Discussing the herd mentality of investors

For the last several years, investors have shifted many billions of dollars from equity-based investment products

For the last several years, investors have shifted many billions of dollars from equity-based investment products, to the perceived safety of bonds and bond funds.

Primarily, these decisions have been based on perfect hindsight — over the past five years, bond-based investments have returned about six per cent annually, while equities have on average, returned less than one per cent.

Correct as this historical comparison may be, it is not a sound strategy upon which to base a decision to jump from equities into bonds.

Investors should consider the root cause of bond markets outperforming equities in recent years.

Yields of bonds and bond funds have actually shrunk during their bullish run.

However, as is normal, when interest rates fell, the capital value of bond holdings rose — hence the robust performance.

Since bond values move in the opposite direction to interest rates, it is important for potential bond sector investors to consider the likely direction of such rates as we look to the future.

Rates are currently at 50-year lows. Since there is virtually no room for further downward movement, there is little likelihood of further capital appreciation for this sector.

We can be certain however, that interest rates will rise. It is only a matter of when, and by how much.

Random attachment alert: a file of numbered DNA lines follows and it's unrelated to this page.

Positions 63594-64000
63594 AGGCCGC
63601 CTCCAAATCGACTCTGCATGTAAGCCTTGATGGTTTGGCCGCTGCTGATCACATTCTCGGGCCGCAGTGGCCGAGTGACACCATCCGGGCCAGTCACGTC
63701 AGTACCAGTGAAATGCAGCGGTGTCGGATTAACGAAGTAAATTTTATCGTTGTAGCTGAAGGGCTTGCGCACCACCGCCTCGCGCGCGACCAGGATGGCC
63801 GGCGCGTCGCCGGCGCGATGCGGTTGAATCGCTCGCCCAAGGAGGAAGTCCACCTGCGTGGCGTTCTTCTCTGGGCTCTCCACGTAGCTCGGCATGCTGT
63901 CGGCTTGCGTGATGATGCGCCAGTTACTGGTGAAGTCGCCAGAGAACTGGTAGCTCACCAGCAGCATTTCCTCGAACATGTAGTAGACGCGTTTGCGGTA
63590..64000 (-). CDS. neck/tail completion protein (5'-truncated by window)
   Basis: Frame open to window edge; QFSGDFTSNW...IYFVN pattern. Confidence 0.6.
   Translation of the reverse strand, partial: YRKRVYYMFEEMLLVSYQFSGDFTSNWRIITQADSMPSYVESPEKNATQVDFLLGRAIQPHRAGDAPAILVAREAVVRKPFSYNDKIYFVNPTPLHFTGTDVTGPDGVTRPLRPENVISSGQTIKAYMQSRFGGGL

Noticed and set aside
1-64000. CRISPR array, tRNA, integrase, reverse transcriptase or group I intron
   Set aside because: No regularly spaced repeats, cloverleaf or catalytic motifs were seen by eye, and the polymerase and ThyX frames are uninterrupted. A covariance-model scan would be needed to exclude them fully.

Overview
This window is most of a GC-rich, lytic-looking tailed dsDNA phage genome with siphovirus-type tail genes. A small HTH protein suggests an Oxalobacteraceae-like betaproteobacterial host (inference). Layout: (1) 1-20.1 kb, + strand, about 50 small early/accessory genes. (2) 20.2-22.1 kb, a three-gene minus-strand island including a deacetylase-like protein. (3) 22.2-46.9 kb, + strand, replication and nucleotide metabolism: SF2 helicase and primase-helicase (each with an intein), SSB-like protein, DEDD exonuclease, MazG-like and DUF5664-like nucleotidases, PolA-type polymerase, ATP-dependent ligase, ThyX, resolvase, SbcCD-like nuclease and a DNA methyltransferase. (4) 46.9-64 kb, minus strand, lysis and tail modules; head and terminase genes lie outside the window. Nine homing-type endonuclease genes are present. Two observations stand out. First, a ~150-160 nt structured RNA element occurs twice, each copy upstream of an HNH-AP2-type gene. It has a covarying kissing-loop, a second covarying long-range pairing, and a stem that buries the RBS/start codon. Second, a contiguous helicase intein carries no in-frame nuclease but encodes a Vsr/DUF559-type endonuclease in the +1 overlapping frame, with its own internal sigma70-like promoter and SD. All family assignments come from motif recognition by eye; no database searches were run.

As soon as rates increase, the bond sector will come under downward price pressure. Again like lemmings, investors will this time begin to flee the bond sector and move back to equities — thus reversing the recent trend.

Those who have moved into bond-based holdings are faced with potential value-erosion as rates rise; the longer the maturities of their bond holdings, the greater the risk.

This is not to suggest that holdings in the bond sector do not have a place in many portfolios. But such holdings should be of short-term duration.

An ideal option could be a one-to-five-year laddered government and/or corporate bond holding. With an average term to maturity of only two-and-a-half years and the ability to increase yields as interest rates rise, capital values are well protected.

Several exchange-traded funds offer this option at very low cost.

It is also worth noting that had an investor held dividend-paying equities over the past five years, his average annual return would have been comparable to the bond-based holdings.

Furthermore, for non-registered accounts, the dividend yields from equities would have been far more tax-effective than the highly-taxed bond interest payments.

Whenever contemplating a move, be it in or out of a particular sector or individual holding, past performance truly does not reflect assurance of future performance.

It is important to not rush precipitously into action.

An investor must make investment decisions based on current and future circumstances, and not solely on past performance.

A retired corporate executive, enjoying post-retirement as a financial consultant, Peter Dolezal is the author of three books. His most recent book, The Smart Canadian Wealth Builder, is available at Tanner’s Books and in other bookstores.

 

 

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